Creativity—the ability to break with conformity and, as the cliché goes, “think outside the box”—has become a corporate buzzword. Now more than ever, companies are encouraging creativity and recognizing that innovation is necessary not only to attain success, but to sustain it.
But creativity is quite unusual. Consider that on top of its abstractness, it can neither be forced nor mastered: it is, for the most part, something that comes naturally, something that is instinctual, commonly serendipitous, and requires the proper mindset and way of thinking. It is, to put it simply, cherished but elusive.
Sadly, today’s institutions are hardly designed to foster creativity—think of any job you’ve ever had or, better yet, educational institutions. They instead reward and thus reinforce conformity. Sir Ken Robinson is perhaps the best on this subject. As he noted in his 2006 TED talk, “By the time they get to be adults, most kids have lost” the capacity to be creative. Adulthood does little to right this. The further we immerse ourselves in the status quo and day-to-day life, the further we diminish our ability to be creative. As Robinson also notes, “We run our companies like this, by the way—we stigmatize mistakes.”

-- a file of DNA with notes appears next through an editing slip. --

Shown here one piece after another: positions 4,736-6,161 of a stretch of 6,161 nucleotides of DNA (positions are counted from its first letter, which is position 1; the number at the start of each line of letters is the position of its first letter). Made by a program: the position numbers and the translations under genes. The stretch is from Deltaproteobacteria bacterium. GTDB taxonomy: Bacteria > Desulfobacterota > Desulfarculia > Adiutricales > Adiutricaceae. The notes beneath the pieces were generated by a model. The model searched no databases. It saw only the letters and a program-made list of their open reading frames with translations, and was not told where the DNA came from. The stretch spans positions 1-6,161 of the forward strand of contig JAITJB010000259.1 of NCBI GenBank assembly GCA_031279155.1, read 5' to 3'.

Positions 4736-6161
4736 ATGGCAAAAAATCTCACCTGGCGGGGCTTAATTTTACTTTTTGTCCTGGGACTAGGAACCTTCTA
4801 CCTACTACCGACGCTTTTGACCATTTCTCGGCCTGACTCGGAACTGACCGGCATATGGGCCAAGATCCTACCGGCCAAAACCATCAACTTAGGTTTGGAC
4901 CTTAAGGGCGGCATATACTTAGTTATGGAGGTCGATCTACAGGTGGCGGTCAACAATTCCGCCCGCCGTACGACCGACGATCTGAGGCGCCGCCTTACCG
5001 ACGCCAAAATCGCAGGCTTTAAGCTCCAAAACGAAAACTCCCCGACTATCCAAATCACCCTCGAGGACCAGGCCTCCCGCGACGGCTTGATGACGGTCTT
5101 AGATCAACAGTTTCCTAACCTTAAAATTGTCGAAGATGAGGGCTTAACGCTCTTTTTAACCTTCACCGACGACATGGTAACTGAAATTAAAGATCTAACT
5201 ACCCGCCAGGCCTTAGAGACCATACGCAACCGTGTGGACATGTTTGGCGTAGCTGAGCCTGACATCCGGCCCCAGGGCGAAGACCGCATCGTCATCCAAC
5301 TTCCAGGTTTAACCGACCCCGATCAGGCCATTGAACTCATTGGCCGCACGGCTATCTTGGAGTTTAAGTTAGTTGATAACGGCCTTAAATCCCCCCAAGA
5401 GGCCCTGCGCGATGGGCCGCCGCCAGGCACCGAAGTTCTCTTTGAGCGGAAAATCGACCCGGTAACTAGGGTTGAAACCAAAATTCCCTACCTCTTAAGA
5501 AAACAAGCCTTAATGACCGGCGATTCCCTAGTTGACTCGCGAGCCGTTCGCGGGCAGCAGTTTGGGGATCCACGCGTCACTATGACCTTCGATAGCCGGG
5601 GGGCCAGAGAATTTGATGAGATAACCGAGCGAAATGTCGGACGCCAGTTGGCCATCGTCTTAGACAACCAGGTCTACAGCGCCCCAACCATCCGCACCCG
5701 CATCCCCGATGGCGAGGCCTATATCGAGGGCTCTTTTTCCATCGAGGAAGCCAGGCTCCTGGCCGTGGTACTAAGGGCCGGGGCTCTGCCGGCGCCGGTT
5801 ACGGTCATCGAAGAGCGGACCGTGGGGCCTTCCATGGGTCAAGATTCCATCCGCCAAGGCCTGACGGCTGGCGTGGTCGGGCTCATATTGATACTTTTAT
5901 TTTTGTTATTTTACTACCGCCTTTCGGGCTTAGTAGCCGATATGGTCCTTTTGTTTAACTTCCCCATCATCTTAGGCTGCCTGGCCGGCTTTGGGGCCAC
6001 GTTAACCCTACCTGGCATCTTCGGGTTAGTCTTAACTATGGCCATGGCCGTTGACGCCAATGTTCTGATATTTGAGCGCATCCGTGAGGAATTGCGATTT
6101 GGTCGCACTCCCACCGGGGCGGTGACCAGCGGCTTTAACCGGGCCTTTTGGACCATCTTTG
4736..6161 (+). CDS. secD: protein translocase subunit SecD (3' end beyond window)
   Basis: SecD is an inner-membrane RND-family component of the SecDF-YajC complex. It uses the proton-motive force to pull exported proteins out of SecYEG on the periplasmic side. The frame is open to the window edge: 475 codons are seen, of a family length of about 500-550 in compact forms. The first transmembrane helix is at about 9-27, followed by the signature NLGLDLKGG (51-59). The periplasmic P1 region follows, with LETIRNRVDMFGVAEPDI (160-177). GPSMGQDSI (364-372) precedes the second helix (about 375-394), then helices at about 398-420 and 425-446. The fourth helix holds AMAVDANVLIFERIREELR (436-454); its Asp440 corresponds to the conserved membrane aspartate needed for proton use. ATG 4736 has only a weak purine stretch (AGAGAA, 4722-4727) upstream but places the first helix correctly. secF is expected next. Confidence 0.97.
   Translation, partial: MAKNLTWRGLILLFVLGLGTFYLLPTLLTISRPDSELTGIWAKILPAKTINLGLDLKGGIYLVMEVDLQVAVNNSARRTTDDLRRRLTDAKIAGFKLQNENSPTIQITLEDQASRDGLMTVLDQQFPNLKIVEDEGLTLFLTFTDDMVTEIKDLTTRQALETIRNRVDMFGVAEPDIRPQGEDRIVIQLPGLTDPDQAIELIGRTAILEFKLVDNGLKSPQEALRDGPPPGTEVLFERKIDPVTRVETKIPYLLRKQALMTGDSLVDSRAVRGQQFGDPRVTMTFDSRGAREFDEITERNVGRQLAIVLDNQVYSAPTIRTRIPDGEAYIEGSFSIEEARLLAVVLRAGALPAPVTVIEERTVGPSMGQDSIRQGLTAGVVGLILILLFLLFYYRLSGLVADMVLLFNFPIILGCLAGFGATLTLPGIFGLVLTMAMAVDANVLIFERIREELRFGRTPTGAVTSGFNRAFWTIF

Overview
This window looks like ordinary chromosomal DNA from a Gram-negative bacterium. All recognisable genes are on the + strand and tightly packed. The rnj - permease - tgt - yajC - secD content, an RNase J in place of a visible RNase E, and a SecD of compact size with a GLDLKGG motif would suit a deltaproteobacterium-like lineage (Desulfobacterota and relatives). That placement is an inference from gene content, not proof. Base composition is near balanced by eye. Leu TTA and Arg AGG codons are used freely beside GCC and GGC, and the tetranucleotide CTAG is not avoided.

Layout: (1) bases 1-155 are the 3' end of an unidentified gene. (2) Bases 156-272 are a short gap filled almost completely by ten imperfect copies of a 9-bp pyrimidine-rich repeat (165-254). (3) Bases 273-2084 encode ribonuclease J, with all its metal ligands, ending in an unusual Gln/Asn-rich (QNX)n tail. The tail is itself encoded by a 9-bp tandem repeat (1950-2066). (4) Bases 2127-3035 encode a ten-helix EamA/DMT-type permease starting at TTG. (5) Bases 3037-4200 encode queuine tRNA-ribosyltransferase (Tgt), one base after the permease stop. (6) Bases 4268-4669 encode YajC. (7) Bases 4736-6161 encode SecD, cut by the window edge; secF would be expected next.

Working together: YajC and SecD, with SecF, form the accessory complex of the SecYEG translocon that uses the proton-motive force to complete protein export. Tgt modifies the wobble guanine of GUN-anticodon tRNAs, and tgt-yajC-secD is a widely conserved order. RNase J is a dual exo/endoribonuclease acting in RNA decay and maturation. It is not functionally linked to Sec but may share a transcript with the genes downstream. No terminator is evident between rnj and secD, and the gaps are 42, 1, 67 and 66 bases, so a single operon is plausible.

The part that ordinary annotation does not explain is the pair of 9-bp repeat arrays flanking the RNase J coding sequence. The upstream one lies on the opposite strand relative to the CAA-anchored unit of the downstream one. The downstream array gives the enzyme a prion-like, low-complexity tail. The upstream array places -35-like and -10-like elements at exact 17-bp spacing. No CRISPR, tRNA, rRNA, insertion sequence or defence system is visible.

Of course, being wrong is not the same as being creative. But as Robinson says, “If you’re not prepared to be wrong, you’ll never come up with anything original.”
There is a famous quote (wrongly attributed to Nietzsche) that encapsulates this point nicely: “And those who were seen dancing were thought to be insane by those who could not hear the music.” Conformity is not the enemy. Our ability to see beyond anything that does not conform is. Not every new idea is a good idea, but neither is every current one. Sometimes it is necessary to repudiate close-mindedness and break the spell of conformity, for when we refuse to try new things or listen to others’ ideas we create and sustain an environment in which conformity becomes the norm, hampering creativity and thus our potential.
So how can we foster creativity in our own lives? It’s simple. Never cease thinking. Never stop wanting to learn. Never take anything for granted. Never stop asking questions. Never stop being open-minded. Never stop listening. And, most importantly, never stop dancing to music only you can hear.